A Debate I Would Watch

Tim Challies:

This week I read a chapter that teaches the value of self-examination and self-abasement. I was immediately struck by the difference between the heart of Owen’s understanding of the Christian life and what passes for Christian living today. I don’t mean to pick on an easy target, but it makes a fascinating contrast to compare Owen’s books with, say, Joel Osteen’s. I am not exaggerating when I say that they really are polar opposites in just about every way. Though both pass as Christian books, they could hardly be more different.

Links I like

eBook sale: Zondervan’s Counterpoints series

Zondervan has 18 volumes from their Counterpoints series on sale for $4.99 or less each:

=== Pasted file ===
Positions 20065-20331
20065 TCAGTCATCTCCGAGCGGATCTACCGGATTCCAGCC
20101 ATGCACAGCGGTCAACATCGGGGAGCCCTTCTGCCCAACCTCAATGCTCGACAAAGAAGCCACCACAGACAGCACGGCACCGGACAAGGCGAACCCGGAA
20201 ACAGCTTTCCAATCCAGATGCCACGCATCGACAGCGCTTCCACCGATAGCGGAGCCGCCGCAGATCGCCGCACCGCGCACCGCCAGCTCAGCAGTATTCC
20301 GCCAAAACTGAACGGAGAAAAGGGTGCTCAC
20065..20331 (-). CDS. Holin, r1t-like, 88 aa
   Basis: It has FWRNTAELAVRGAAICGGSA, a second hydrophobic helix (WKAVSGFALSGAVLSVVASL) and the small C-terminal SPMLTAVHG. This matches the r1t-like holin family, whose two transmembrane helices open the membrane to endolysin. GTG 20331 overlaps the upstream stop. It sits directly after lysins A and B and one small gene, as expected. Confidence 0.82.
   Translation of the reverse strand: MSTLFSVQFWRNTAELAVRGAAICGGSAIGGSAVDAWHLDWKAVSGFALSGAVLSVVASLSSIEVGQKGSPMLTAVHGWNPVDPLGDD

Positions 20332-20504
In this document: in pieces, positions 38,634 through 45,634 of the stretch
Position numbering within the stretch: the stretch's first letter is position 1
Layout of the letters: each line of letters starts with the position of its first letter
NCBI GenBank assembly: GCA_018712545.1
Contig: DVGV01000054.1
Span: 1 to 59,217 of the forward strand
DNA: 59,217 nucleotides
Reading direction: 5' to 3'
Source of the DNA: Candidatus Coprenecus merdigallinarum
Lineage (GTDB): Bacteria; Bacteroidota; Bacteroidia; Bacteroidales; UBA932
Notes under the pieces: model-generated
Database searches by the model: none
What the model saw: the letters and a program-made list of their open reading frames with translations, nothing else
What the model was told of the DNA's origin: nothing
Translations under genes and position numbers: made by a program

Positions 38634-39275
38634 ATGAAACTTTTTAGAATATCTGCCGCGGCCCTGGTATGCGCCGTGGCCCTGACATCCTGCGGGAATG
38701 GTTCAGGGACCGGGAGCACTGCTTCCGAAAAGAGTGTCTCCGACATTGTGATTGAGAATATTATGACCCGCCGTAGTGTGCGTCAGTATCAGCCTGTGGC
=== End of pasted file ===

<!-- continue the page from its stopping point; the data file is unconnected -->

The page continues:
These are terrific books to help you get a sense of the spectrum of belief on a variety of issues found within evangelical circles and are well worth checking out.

Also, if you’re looking for a few great devotionals to use starting in the upcoming Advent season, Westminster Bookstore has a terrific bundle on sale for $45 featuring the following titles:

Will Ferguson Be Our Transformative Moment?

Thabiti Anyabwile:

To be sure, there will be “winners” and “losers” in whatever decision gets handed down. And no matter who “wins,” there will still be dissatisfaction on both sides. An indictment won’t bring Brown back and it won’t repair the breach of trust between those sworn to protect and those sworn to get justice. An acquittal won’t clear Wilson’s name and it won’t restore the integrity of a police department mired in ineptitude and scandal.

The transformative moment won’t be achieved with the jury’s decision.

Super Flemish

Imagine if Superman were born in the 16th century, or the Hulk was a Duke. Now you know how amazing this project from Sacha Goldberger is.